Matt Sullivan is a Family Business Advisor at DVFBC.  He brings over 45 years of family business experience and is excited to be a part of our Learning Community.  This blog is the 3rd in a series from Matt, sharing his family journey with us.

It was Thanksgiving weekend of 2011 when we received the call that our non-family business partner of thirty plus years was admitted into the hospital.  The doctors were busy evaluating, performing lots of tests but coming up short on what exactly was wrong.  A few days later the update was disheartening as there was still no real diagnosis, his organs were shutting down and the antibiotics were not working.

Bill’s funeral took place December 3, 2011.

He went from an energetic, seemingly healthy individual, to passing away in less than a week’s time.  December, usually a time of hustle and bustle for planning holiday and family celebrations, was now a month filled with searching for various business documents, reviewing insurance, retirement, and other policies in an attempt to support a grieving widow.

We delayed the company holiday party, but it was still difficult to celebrate with the heavy air of sadness and loss. The party appropriately turned into more of a memorial.  It was a great venue for his coworkers to recognize Bill and his many accomplishments over his career.  Bill’s wife Shirley attended and it was nice for her to hear the many stories about him.  She addressed the company and expressed her appreciation for the support she received from the many people in the room.  She added a special thanks to the accounting team for helping her work through the numerous unfamiliar forms and documents. Over the next few months there continued to be plenty of emotional, collaborative, and cooperative support and interactions.

Fast forward about a month and now there was a clear change in the relationship to more business-formal and transactional. In hindsight, it is easy to recognize this change coincided with the engagement of the newly hired family attorney working on behalf of Bill’s estate.  We started receiving certified letters to the office. The first was typical, stating all communications need to be directed solely through the attorney.  Another one requested some past financial data that needed to be addressed immediately.  The last one I remember was very surprising as it was putting the company on notice for being delinquent and past due in fulfilling the obligation to purchase his client’s shares.  This was interesting as we were neither delinquent nor past due.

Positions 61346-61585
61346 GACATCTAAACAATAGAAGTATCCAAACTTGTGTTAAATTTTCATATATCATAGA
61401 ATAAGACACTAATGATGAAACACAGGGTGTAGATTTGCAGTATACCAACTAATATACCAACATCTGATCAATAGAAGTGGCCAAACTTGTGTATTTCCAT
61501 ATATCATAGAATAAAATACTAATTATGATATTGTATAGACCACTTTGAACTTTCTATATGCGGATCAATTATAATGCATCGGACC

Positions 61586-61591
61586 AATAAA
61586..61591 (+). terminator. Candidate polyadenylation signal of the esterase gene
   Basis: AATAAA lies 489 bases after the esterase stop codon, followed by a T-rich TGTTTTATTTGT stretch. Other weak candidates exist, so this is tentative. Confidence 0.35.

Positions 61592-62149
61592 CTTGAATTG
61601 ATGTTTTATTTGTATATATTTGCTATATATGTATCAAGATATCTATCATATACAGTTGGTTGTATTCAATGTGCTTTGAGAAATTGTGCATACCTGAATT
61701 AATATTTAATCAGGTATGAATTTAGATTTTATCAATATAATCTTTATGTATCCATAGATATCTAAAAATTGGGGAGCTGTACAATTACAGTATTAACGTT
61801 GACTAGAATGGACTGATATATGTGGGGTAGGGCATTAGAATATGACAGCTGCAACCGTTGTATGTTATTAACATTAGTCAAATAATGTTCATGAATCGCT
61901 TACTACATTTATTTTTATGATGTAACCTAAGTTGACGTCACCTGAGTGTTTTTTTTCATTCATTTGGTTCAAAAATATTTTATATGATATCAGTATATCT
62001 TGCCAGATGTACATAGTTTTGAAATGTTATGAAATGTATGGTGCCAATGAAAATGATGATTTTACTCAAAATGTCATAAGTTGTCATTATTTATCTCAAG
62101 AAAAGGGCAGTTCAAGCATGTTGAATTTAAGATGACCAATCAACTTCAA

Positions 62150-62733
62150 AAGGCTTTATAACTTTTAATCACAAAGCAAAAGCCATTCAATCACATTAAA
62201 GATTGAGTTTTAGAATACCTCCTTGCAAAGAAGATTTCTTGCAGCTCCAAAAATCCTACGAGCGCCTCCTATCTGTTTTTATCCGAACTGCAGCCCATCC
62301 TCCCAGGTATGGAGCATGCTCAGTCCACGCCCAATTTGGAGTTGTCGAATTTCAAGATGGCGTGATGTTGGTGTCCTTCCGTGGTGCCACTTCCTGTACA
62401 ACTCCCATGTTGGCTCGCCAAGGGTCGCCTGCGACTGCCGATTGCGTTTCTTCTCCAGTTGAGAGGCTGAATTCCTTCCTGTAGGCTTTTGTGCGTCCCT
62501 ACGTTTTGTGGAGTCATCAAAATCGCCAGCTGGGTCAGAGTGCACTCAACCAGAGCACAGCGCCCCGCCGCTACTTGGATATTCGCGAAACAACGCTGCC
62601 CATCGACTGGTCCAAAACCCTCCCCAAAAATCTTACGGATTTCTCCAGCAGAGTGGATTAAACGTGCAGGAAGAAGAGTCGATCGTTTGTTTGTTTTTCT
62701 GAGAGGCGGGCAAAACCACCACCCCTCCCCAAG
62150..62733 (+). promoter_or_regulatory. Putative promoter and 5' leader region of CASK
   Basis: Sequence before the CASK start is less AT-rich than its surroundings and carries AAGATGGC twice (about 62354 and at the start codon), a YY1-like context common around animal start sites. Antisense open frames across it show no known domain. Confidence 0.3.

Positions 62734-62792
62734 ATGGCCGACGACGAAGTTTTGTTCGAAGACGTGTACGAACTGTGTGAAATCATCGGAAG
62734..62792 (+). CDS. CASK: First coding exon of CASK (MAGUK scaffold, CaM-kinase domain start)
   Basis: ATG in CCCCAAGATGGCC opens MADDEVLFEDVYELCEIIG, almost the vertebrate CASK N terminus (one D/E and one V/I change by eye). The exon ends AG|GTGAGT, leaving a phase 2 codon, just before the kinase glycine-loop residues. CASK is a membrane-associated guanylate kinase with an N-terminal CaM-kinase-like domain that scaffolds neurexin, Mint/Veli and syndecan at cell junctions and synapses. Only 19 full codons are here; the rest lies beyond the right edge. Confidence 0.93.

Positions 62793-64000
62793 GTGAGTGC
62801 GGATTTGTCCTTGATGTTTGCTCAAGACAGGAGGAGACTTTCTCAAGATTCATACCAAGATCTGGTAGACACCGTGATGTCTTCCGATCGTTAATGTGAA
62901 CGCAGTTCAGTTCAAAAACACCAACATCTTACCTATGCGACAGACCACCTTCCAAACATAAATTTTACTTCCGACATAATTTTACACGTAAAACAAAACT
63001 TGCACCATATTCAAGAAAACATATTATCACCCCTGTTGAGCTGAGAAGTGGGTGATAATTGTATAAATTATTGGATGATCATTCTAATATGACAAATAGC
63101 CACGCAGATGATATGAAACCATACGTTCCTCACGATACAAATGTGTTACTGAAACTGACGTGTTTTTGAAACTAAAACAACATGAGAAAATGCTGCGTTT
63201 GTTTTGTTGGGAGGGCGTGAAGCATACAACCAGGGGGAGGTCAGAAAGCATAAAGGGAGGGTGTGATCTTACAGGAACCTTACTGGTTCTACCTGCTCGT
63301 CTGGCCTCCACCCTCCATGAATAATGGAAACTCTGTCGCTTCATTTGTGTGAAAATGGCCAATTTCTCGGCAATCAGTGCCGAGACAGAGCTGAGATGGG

Sometimes it is the obvious things that are overlooked, especially in a time of trauma and grieving.  After receiving the last letter, we inquired with the estate attorney to identify what portion of the buy-sell agreement was delinquent.  Here is where the proverbial light bulb went on as all parties now understood he had never seen the document nor been aware of its existence.

After the document was forwarded to him, the process moved quickly, smoothly, and much more cordially. These shareholder and buy-sell agreements were in place for decades.  The buy-sell agreement was thoughtful and well-constructed as it updated the share value annually using a calculation based on business performance.  The updated share value was documented after the accounting firm concluded their annual audit.  We have transacted shares a number of times over the years and never had any real issues.

Our partner Bill was a seasoned, successful businessman that helped grow the business for many years. Bill was an exceptional board member. Bill was an incredibly knowledgeable shareholder.  Bill was intimate with the details of all the agreements.  Yet Bill was not prepared for a sudden illness, to be incapacitated, or prepared for an untimely death.  He did not have a written plan that we could find.  To be fair, most of us are not prepared for the unpleasantries of our incapacitation or untimely death.

In this case Bill’s ownership transferred to his wife on the date of his death, per his instructions.  Post the attorney’s request for the company to transact his wife’s shares, as also per the agreement, the share transaction was completed relatively quickly.

Even though our ownership transition in 2011 was far from perfect, I am certain we avoided the potential of a messy, expensive, and prolonged situation due to the counsel of competent advisors which included the development of a well written buy-sell agreement.

Takeaways:

  1. Have a clear written Crisis Plan and detailed buy-sell agreement – a must have for all family business owners.
  2. Be sure to share and discuss your Crisis Plan with spouses and other relevant family members which would have avoided the distress and messiness our family went through.
  3. Review these documents at least annually.
  4. Don’t do this work alone. Fortunately we had counsel from multiple sources which helped us to avoid a mess.

As a Family Business Advisor, I appreciate the opportunity to guide  business families as they navigate through their own complexities and they move through unchartered territory.  It is a privilege to use my own experiences and lessons learned  to help others successfully navigate their 5 MOUNTAIN®s so both their family and business can flourish.

 

Footnote: Bill Piercy became an owner of Dunmore Corporation in 1980.  He was part of the executive team as CFO from 1980 through 1988.  He also served the business as a Board Member and then as Chairman of the Board from 2005 until his passing in 2011.  Our G2/G3 family stewarded the business forward until we made a strategic decision to sell in 2018.

Matt Sullivan

Matt_Sullivan for website

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